According to the American Cancer Society, colorectal cancer ranks third as the most commonly diagnosed cancer in the United States. A colonoscopy allows a doctor to examine the inside of the colon to detect polyps, diseases, or other abnormal results. The recommended time interval between procedures is 10 years beginning at the age of 50.
It is the responsibility of medical providers to ensure their patients are informed of the need for these types of health screenings in order to adhere to the standard of care. A recent report published by The Boston Globe refers to an Illinois gastroenterologist on the board of the American Gastroenterological Association who says there are substantiated reasons for people to have their screenings performed earlier than the recommended timeline, such as:
- Patients may be under the guidance of their primary doctor who has recommended an earlier follow-up;
- Patients may not have properly prepared for the screening the first time, which means a possibly skewed view of the entire colon; and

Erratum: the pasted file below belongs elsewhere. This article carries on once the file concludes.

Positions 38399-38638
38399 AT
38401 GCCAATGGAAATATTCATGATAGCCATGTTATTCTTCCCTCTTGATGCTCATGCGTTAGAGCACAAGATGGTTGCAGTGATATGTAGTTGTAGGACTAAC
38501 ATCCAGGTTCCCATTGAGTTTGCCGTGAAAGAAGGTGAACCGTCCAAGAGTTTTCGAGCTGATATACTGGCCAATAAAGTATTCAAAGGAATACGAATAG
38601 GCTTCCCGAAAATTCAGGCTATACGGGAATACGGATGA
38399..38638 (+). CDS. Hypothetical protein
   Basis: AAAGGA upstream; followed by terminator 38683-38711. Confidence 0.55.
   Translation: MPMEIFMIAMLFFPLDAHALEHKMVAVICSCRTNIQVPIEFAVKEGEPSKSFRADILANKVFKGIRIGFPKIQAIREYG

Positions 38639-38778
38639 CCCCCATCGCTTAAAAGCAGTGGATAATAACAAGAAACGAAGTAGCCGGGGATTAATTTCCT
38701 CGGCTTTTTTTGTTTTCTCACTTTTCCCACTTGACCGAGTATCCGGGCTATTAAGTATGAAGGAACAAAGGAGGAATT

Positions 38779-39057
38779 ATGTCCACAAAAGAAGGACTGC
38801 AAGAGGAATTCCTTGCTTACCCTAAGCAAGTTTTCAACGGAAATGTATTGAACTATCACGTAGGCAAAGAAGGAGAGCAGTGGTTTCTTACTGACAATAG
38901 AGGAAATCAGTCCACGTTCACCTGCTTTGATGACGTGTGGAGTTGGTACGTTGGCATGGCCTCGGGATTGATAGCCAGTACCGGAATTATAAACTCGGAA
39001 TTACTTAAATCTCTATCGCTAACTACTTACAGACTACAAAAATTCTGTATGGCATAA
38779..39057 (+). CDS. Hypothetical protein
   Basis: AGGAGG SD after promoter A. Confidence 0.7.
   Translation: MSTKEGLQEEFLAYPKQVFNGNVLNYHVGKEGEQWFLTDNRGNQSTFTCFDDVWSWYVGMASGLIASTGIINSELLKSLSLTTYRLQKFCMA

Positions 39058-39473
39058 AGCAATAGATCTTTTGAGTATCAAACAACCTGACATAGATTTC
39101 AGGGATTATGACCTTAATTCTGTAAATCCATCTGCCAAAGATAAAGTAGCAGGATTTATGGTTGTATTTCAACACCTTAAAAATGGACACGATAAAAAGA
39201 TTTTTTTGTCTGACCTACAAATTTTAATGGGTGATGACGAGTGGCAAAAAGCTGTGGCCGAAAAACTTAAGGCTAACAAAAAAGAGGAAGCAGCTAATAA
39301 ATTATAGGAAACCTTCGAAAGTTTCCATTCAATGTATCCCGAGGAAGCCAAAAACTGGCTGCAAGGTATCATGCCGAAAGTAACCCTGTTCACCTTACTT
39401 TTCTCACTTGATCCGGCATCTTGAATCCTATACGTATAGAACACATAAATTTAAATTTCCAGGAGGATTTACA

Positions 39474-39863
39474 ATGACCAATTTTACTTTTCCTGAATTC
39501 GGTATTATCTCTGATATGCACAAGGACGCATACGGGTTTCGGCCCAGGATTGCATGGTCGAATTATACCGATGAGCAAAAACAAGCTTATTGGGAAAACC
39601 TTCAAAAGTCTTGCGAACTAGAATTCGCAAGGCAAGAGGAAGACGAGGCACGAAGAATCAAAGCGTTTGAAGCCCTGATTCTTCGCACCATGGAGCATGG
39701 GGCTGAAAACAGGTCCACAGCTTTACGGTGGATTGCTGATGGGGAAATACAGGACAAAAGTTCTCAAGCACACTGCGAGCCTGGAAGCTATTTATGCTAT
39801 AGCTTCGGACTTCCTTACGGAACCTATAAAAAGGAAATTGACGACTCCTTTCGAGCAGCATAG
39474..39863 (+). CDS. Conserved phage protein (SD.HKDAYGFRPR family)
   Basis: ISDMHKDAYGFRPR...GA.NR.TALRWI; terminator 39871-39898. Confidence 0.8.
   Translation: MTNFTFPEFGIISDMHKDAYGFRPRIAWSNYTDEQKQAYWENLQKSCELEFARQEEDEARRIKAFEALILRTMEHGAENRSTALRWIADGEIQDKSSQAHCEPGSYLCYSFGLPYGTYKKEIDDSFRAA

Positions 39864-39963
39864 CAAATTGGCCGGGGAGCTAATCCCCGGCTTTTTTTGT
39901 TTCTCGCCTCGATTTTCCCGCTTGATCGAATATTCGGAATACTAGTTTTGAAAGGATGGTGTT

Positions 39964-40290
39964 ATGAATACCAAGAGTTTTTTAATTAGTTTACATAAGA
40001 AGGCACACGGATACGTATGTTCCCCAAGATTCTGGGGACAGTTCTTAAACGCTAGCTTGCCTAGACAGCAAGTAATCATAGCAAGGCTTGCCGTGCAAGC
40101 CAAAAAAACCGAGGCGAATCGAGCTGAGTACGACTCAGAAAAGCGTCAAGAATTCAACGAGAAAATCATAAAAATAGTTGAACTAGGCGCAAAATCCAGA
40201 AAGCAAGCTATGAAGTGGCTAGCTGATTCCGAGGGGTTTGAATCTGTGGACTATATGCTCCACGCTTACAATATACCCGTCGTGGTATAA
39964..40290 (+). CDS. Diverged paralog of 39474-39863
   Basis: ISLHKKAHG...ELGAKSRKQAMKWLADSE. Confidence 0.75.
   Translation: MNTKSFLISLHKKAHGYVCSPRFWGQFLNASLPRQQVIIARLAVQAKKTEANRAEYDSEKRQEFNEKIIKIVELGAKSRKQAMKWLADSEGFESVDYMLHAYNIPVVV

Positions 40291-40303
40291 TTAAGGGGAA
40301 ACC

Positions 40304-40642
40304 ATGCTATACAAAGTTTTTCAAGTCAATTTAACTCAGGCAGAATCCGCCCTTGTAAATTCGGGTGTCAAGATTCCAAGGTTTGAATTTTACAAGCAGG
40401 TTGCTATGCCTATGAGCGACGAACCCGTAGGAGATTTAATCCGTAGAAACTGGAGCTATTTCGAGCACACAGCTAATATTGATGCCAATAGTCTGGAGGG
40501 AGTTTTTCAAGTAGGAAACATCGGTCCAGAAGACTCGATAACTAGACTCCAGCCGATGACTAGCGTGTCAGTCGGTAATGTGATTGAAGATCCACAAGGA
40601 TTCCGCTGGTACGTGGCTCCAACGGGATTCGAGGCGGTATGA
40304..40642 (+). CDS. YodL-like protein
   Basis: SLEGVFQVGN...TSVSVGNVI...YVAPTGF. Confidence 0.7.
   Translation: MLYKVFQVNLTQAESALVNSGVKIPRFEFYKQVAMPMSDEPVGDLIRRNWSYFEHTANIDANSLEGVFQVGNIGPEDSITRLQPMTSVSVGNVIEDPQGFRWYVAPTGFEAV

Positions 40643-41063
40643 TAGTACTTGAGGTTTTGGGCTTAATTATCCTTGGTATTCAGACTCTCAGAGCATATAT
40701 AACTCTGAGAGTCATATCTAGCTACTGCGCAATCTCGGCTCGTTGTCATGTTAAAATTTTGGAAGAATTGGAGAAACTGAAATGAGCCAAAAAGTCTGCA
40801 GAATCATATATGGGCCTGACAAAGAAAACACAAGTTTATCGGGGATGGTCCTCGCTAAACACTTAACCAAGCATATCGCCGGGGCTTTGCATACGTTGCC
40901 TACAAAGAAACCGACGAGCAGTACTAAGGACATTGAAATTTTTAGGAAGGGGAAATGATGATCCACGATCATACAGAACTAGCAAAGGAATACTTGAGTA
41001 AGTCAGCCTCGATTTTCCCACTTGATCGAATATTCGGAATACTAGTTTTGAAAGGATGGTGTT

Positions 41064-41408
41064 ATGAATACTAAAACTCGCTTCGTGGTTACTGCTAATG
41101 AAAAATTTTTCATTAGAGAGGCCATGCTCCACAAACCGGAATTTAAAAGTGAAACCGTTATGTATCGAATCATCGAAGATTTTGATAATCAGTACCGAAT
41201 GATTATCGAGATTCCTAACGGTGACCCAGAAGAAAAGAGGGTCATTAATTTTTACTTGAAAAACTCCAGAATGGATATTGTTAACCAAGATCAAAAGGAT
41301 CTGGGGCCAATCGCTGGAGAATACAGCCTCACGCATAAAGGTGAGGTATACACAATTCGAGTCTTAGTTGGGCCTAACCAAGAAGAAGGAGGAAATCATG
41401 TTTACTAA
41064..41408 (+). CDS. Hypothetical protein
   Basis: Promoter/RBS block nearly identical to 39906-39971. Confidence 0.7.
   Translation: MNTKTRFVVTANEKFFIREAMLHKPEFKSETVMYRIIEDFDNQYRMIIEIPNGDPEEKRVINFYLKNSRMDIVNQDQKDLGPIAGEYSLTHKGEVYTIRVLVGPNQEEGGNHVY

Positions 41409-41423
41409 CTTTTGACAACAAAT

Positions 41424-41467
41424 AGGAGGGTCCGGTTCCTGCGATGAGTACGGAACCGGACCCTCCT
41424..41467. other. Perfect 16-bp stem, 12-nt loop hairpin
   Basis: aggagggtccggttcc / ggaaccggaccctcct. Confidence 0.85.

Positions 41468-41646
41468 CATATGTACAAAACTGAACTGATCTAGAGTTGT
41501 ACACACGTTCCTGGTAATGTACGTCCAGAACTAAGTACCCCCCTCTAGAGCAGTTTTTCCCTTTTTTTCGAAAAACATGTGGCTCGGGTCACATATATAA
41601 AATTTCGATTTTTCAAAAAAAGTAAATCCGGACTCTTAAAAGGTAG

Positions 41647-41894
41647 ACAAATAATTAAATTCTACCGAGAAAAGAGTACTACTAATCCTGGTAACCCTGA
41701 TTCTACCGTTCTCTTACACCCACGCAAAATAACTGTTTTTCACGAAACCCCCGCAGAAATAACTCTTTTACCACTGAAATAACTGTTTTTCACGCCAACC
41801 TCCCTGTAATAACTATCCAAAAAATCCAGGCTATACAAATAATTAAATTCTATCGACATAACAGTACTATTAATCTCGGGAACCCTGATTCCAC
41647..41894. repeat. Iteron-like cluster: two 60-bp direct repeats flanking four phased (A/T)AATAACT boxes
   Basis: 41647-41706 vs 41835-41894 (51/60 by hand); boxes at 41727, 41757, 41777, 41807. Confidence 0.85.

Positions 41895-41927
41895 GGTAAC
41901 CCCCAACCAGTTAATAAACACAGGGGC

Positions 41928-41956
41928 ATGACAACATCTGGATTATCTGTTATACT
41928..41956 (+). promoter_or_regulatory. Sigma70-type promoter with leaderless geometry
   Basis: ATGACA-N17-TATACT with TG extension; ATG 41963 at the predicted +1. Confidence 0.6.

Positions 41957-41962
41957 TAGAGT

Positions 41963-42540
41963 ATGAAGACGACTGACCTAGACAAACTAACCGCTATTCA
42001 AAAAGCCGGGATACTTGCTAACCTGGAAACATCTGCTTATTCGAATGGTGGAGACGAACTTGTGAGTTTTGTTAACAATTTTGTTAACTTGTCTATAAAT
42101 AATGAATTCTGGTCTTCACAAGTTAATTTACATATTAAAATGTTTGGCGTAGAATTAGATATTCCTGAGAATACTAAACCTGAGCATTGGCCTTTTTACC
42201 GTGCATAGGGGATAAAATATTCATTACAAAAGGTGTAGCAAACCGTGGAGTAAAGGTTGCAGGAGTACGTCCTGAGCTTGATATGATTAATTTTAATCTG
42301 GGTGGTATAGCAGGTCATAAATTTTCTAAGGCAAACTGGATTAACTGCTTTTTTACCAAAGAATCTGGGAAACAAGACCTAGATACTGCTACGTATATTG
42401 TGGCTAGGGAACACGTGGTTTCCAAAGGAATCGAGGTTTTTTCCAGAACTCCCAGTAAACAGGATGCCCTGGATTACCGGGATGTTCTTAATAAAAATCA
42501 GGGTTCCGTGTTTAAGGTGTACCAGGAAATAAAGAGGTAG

- Patients may fear history of colon cancer in their family.
The director of endoscopy from Boston Medical Center supports this by saying that the bigger issue is people are not undergoing these important health screenings. An estimated 40 percent of Americans over the age of 50 have not been screened for colon cancer in any way.
In general, a colonoscopy is considered a safe procedure. Approximately 1 in 1,000 patients who have the screening without the removal of growths experience complications. While there are suggested timelines in place for procedures, there are low risks associated with a patient being screened early. What remains important is adequate testing performed on a per patient basis, even if that calls for more frequent testing.
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